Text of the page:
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Los  Campesinos!  

Los Campesinos! - Hold On Now Youngster…

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By: Jeremy D. Goodwin
Jdgoodwin1@gmail.com

 

You have to know when to stop eating pancakes.

 

If you don’t push away the plate in time, the notion that seemed such a good idea at first is likely to make you nauseas after a half hour of fried batter, butter, and amber-colored liquid sugar.

 

Similarly, a 16-minute EP of bubbly, breathless indie pop—with just a tad of garage band static to roughen it up a bit—was a delicious treat. So were the three non-album singles. The question is: how much of a Pancake Effect is at play now that Los Campesinos! has strung together a full 40 consecutive minutes of musical entertainment?

 

The answer is, actually, that it’s not the sweet that’s the problem.

 

The less enthusiastic are likely to be turned off by the increasingly snide lyrics of lead vocalist Gareth Campesinos! or the anachronistic touches of punk that sometimes float too close to the surface.

 

However, your ears would have to be stopped up with maple syrup to miss the parade of lovely melodies, which when mixed with a tad of controlled chaos (such as on the fantastic “Drop it Doe Eyes”) create a triumph of balanced voices and group interplay. And you’d have to be in a serious pancake coma to not, at the very least, bob your head vigorously at the everyone-on-board surge of album opener “Death to Los Campesinos!”

 

Plus, although it’s now nothing new to crowd the names of bands, albums and songs with lots of words and extra punctuation, surely the seven members of this unit deserve extra, cheeky credit for collectively adopting “Campesinos!” as a last name.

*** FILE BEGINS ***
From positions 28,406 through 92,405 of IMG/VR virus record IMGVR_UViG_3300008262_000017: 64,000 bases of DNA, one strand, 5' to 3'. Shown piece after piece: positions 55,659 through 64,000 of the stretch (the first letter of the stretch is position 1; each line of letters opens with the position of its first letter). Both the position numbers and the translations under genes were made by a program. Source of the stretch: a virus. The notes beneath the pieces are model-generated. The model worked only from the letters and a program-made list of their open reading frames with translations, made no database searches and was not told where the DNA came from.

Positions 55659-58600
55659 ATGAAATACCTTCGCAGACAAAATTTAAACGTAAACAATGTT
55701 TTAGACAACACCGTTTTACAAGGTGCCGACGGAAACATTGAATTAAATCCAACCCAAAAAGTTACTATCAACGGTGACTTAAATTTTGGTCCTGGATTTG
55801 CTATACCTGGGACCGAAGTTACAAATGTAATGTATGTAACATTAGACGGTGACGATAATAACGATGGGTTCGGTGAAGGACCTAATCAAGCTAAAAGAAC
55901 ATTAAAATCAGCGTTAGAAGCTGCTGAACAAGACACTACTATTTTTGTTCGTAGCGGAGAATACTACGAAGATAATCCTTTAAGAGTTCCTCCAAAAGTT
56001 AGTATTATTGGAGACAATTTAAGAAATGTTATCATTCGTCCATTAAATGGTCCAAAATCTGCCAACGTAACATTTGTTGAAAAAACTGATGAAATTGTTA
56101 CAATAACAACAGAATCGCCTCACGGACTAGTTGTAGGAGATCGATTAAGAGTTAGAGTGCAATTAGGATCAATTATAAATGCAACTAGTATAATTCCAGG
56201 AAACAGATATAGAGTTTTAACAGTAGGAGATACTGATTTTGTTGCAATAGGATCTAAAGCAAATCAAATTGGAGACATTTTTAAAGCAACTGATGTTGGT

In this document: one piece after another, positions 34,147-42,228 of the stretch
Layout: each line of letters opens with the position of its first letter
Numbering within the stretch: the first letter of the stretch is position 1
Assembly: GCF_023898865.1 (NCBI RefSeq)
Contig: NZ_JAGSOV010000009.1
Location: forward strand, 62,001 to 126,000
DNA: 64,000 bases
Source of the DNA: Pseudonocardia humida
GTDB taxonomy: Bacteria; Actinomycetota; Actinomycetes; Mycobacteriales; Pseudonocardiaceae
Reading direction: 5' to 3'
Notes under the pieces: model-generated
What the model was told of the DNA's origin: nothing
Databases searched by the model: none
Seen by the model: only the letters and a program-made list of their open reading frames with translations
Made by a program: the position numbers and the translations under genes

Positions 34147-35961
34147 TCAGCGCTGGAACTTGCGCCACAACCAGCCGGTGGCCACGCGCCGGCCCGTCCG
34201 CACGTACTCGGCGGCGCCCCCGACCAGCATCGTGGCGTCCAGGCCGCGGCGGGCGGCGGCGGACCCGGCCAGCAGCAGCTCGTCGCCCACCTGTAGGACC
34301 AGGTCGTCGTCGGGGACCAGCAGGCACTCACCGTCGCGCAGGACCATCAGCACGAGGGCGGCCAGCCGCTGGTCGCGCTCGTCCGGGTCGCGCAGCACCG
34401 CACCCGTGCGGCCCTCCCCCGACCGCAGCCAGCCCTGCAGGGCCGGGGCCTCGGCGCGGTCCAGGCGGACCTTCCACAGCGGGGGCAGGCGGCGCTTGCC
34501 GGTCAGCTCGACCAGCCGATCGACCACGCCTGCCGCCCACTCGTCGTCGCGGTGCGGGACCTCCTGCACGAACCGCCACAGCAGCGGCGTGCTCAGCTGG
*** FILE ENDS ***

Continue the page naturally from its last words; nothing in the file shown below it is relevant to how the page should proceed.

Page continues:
One of the things that had heretofore made them irresistibly endearing was their frankness about an un-self-conscious enthusiasm for music. “You! Me! Dancing!” is about disregarding notions of cool and just letting go. Sure, they proclaimed to be “working on our attitudes” on their first single last year…but I thought it was a joke!

 

It seemed they acutely observed the hollow poses that are the currency of any “scene,” but observed it all as a bemused partygoer hovering right near the door in case the hot air got too oppressive. It seemed they believed that last night a folder of mp3s transferred to my iPod saved my life… not that an “incorrectly” enjoyed album killed somebody else.

 

So whence the bitterness on Hold On Now, Youngster…? “Four sweaty boys with guitars tell me nothing about my life,” Gareth sings in “And We Exhale and Roll our Eyes in Unison,” taking a fashionably obscure band’s little round button from his sweater vest and stabbing it through the heart of the whole music-as-transformative-power thing.

 

(Full disclosure: I have a little, round Los Campesinos! button affixed to my favorite hoodie.)

 

The songs are filled with meticulously observed social details that could arouse Alex Turner’s envy. When they’re clever or funny (“And no more conversations about which Breakfast Club character you’d be/ I’d be the one that dies/ No one dies/ Then what’s the point?”) they’re very good. On the rare occasion when they reflect a hint of vulnerability, they’re great. Witness: “And when our eyes meet, all I can read is ‘You’re the B-side.’”